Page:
To apply and to evaluate the newly developed advanced fast marching algorithm (aFM) in vivo by reconstructing the human visual pathway, which is characterized by areas of extensive fiber crossing and branching, i.e., the optic chiasm and the lateral geniculate nucleus (LGN).
MATERIALS AND METHODS:
Diffusion tensor images were acquired in 10 healthy volunteers. Due to the proximity to bony structures and air-filled spaces of the optic chiasm, a high sensitivity encoding (SENSE) reduction factor was applied to reduce image distortions in this area. To reconstruct the visual system, three different seed areas were chosen separately. The results obtained by the aFM tracking algorithm were compared and validated with known anatomy.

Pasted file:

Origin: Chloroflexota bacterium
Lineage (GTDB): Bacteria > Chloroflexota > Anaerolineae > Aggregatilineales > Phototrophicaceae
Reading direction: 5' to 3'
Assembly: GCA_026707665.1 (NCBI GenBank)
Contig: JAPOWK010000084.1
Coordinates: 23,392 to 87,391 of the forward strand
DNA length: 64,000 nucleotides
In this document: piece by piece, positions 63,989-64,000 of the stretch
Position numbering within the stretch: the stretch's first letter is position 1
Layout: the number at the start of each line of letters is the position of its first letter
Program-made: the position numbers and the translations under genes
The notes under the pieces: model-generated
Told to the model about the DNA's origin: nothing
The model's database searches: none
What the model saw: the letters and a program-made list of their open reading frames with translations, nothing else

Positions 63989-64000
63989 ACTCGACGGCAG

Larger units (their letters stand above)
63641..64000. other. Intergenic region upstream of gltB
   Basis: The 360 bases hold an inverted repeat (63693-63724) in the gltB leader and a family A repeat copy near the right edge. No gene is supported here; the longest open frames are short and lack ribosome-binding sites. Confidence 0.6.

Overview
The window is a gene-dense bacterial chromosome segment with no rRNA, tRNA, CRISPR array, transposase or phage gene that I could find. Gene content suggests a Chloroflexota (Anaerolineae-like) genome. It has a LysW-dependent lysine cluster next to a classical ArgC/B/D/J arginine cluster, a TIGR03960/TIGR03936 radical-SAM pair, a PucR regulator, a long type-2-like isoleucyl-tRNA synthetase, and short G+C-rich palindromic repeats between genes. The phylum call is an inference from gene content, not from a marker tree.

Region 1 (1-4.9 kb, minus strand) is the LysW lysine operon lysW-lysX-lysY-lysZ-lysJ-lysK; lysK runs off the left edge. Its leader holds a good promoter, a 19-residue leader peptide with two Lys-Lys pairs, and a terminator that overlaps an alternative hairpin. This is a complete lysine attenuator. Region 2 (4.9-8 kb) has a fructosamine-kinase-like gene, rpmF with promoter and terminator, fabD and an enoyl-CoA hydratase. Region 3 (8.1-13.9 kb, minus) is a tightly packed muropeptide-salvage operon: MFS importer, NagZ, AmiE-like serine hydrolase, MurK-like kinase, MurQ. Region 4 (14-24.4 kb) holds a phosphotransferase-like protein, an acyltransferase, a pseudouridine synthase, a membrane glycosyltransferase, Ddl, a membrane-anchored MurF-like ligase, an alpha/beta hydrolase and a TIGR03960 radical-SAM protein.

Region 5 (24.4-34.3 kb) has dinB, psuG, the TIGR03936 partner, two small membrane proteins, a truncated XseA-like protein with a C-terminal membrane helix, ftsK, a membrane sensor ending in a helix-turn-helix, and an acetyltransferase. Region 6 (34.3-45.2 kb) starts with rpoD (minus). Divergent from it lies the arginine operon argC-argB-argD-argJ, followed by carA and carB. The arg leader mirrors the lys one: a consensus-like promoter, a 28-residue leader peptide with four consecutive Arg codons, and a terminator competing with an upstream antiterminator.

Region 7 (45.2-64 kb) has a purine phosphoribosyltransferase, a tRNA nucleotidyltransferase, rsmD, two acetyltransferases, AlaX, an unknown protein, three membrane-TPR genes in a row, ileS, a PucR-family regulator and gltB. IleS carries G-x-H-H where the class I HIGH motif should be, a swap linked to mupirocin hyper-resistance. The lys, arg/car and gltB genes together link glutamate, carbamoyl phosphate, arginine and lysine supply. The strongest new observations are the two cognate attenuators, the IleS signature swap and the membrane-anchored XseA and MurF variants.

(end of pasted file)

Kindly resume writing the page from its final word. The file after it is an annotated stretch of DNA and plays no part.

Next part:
The visual system could be reconstructed reproducibly in all subjects and the reconstructed fiber pathways are in good agreement with known anatomy.
The present work shows that the advanced aFM, which is especially designed for overcoming tracking limitations within areas of extensive fiber crossing, handles the fiber crossing and branching within the optic chiasm and the LGN correctly, thus allowing the reconstruction of the entire human visual fiber pathway, from the intraorbital segment of the optic nerves to the visual cortex.